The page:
Posts in Field Reports
BluePrint’s current three-concert season focuses attention on composers with roots in Latin America, though many of them (including Osvaldo Golijov, Carlos Sánchez Gutiérrez, and Roberto Sierra) currently live in the United States. Mobius Trio marks the release of their self-released recording project Last Light.
Featuring sixteen quartet compositions chosen anonymously from among over 100 entries, the organizers of Golden Hornet Project’s “String Quartet Smackdown!” ran a recent concert like the last few rounds of the NCAA basketball tournament. Audience members voted on which quartet would advance.
Composers, Inc. continued its 29th season of presenting contemporary American music this month with a performance of diverse works for small ensembles. Morton Subotnick returned to San Francisco to perform his groundbreaking 1967 work Silver Apples of the Moon live at SFMOMA.
News came last week that the former London-based Sibelius team is now opening a new office to work on a brand new notation program–this time under the auspices of Steinberg, a German company known primarily for the sequencer Cubase. Here’s what Daniel Spreadbury had to say about the project.
SOUND ROOM was an evening-length performance of electronic music hosted by High Concept Laboratories, an arts service organization which incubates some of the most forward-thinking art in the city. The show was a collaboration between composers Ryan Ingebritsen, Kyle Vegter, and Daniel Dehaan–multifaceted artists and sound designers who, while very different stylistically, share deep roots in electronic music.
There’s a certain phase in the career of a composer when a commission or a request for a piece of music reverses time and causality: what seems like a hire actually ends up feeling more like a job interview. I think almost all composers have been faced with writing a piece in which there was also the pressure to prove oneself, to work in a complete survey of the composer’s skill set.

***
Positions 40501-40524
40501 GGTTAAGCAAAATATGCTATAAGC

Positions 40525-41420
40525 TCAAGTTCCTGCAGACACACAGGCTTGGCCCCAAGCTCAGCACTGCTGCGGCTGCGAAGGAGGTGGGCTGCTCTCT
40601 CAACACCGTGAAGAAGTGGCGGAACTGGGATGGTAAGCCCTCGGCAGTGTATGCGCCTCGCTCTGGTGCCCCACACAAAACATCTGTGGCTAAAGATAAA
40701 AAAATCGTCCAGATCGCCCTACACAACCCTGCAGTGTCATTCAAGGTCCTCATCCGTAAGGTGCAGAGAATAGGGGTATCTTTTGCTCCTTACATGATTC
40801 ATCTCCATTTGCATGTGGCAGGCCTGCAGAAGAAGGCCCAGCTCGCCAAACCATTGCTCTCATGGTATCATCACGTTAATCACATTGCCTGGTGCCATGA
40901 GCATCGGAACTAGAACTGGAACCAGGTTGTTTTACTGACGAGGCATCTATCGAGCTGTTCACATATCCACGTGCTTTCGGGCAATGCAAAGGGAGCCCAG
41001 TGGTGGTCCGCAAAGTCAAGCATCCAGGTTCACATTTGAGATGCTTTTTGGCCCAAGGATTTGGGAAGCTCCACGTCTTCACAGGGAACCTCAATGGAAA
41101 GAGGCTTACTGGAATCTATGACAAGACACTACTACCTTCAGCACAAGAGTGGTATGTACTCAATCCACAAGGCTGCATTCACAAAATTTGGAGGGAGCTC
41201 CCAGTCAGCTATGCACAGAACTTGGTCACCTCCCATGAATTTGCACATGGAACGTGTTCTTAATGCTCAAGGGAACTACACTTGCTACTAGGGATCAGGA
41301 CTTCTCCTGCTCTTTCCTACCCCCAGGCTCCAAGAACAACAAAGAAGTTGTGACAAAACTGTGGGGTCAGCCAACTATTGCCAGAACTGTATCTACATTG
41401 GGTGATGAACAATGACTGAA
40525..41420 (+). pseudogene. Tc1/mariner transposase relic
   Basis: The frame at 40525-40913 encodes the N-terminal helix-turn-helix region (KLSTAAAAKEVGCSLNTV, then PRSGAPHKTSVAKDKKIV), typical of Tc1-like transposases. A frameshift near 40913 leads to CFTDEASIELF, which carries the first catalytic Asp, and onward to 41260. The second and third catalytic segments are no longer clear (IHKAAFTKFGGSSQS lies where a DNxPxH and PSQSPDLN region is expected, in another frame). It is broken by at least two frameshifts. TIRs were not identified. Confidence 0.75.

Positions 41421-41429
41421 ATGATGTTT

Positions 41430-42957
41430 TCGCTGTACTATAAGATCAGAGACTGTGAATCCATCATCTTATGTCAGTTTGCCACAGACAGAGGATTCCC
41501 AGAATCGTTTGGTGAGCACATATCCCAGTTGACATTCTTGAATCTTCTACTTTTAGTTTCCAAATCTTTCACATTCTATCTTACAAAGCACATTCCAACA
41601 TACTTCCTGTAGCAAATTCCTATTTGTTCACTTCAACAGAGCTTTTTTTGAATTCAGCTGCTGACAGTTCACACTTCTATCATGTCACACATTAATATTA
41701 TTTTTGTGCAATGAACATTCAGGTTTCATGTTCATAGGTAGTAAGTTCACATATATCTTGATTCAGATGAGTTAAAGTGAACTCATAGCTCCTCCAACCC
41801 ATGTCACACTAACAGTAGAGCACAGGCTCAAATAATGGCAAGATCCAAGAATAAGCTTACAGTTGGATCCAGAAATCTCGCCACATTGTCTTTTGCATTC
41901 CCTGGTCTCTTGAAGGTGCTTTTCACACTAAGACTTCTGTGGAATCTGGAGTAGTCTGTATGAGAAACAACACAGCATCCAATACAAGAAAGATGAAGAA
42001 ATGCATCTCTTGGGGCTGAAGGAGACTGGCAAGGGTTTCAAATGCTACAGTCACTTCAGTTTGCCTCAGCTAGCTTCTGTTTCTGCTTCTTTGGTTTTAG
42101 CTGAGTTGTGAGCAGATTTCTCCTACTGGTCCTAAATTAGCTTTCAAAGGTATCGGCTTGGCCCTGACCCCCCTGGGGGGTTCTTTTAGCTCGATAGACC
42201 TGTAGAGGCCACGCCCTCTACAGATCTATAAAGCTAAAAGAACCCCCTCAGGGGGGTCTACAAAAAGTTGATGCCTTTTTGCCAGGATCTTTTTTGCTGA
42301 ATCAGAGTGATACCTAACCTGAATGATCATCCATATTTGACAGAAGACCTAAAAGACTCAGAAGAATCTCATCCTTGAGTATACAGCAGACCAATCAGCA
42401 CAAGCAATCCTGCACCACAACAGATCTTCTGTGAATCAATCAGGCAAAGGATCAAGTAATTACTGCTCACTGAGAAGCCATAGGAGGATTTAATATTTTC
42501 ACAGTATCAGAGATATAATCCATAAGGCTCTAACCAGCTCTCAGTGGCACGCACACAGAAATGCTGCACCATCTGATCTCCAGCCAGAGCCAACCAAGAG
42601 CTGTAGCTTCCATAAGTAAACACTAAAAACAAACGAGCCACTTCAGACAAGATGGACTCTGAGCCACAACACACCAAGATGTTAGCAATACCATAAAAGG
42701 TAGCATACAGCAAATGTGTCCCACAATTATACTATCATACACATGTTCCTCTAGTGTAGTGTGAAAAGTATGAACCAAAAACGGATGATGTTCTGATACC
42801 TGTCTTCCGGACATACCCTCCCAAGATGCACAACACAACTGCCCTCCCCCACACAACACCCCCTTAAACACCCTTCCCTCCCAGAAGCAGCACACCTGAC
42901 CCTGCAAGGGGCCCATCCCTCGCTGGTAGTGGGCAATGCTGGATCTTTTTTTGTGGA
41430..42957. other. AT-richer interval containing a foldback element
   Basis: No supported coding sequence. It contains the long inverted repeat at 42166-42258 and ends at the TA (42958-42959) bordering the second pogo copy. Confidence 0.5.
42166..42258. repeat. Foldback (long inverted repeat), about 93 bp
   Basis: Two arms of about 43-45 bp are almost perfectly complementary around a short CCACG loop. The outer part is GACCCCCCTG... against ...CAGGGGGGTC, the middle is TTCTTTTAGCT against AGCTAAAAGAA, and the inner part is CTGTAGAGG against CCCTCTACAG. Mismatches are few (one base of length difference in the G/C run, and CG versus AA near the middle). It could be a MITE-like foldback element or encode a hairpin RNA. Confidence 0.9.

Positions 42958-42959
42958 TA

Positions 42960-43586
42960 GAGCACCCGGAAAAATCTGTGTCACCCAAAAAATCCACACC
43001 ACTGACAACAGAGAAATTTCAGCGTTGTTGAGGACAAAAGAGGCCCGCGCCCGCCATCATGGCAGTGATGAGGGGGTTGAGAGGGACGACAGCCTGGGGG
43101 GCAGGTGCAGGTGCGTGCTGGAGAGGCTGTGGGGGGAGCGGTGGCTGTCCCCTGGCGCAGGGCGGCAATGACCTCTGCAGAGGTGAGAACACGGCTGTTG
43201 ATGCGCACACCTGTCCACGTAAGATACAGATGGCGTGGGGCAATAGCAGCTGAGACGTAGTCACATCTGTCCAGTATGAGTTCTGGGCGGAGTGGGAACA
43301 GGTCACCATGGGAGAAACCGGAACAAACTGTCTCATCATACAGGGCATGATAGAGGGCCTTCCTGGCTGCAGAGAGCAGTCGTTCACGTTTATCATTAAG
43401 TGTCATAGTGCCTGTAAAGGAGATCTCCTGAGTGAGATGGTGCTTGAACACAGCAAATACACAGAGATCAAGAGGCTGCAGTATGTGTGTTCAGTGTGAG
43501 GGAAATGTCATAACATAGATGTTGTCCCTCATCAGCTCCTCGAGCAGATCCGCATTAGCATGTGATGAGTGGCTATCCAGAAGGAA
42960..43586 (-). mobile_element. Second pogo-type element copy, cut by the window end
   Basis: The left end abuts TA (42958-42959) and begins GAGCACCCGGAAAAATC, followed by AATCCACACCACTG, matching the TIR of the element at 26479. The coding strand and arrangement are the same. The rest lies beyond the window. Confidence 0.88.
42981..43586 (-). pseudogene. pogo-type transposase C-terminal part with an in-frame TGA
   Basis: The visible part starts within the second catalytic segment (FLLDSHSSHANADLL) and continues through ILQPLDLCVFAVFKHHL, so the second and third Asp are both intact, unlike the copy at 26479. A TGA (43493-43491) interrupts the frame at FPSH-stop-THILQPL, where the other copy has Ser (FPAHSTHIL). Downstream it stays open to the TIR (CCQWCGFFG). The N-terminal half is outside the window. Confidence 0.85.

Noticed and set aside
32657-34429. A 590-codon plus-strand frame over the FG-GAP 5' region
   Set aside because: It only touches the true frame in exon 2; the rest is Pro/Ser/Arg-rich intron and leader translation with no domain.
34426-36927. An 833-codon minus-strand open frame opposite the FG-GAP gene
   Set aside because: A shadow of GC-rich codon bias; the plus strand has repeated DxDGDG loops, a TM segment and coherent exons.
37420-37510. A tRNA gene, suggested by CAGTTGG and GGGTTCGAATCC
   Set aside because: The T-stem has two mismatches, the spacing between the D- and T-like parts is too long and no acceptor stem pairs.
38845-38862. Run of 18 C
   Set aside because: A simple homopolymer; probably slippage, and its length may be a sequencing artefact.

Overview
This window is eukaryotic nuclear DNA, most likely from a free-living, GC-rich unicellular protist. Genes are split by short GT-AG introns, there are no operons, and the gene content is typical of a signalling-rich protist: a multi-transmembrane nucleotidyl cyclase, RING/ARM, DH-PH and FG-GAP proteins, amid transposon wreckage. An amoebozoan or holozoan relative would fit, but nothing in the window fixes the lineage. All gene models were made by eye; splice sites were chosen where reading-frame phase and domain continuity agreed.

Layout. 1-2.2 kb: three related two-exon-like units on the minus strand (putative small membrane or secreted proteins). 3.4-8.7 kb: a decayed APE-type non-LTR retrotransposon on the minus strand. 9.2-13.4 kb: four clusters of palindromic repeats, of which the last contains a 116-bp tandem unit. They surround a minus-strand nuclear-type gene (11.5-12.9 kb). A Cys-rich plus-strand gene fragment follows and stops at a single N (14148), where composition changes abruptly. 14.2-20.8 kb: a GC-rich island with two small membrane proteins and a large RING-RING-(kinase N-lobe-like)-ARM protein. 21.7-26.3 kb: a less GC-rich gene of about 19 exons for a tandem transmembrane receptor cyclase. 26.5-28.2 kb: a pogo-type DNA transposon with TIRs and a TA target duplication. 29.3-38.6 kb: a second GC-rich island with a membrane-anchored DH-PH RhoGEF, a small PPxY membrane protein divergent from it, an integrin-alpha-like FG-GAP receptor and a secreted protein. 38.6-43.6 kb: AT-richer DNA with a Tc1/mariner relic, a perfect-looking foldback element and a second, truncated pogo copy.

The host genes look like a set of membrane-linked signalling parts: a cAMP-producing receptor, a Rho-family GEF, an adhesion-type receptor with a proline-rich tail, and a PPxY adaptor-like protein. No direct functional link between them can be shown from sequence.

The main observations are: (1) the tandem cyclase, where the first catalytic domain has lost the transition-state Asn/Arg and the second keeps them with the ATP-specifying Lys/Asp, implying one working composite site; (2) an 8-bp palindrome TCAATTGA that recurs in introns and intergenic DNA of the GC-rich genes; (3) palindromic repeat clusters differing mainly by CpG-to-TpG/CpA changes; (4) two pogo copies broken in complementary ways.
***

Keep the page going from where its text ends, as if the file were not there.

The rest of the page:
This installment of the Soundspace series was arguably the most ambitious to date. The fact that it was the largest turn out yet is a testament to the quality of the music and the hunger Austin audiences have for new and interesting music.
The HONK! Festival identifies itself as a festival of “activist street bands,” and while some participants still fit squarely in that category—preaching revolution, buoying the oppressed, putting the call-and-response of political protest to a drumline beat—others seemed fired up less by demonstration than by musical immoderation: the sheer multiple-forte thrill of brass and percussion with the leash off, or the welcome-all-comers triumph of volume over precision.
Fall is always overflowing with great sounds, and this embarrassment of new music riches, coupled with a bit of mercifully cool weather, made for an exciting start to the season in Austin.
Carter and Dargel make a virtue of musical disruption, showing that the most interesting narratives don’t necessarily project well onto music of smoothness and ease. The characters might vary—Carter’s voluble and acerbic, Dargel’s defiantly damaged—but both dramas spring from the same conviction: that the get-together only starts to be really interesting once things get broken.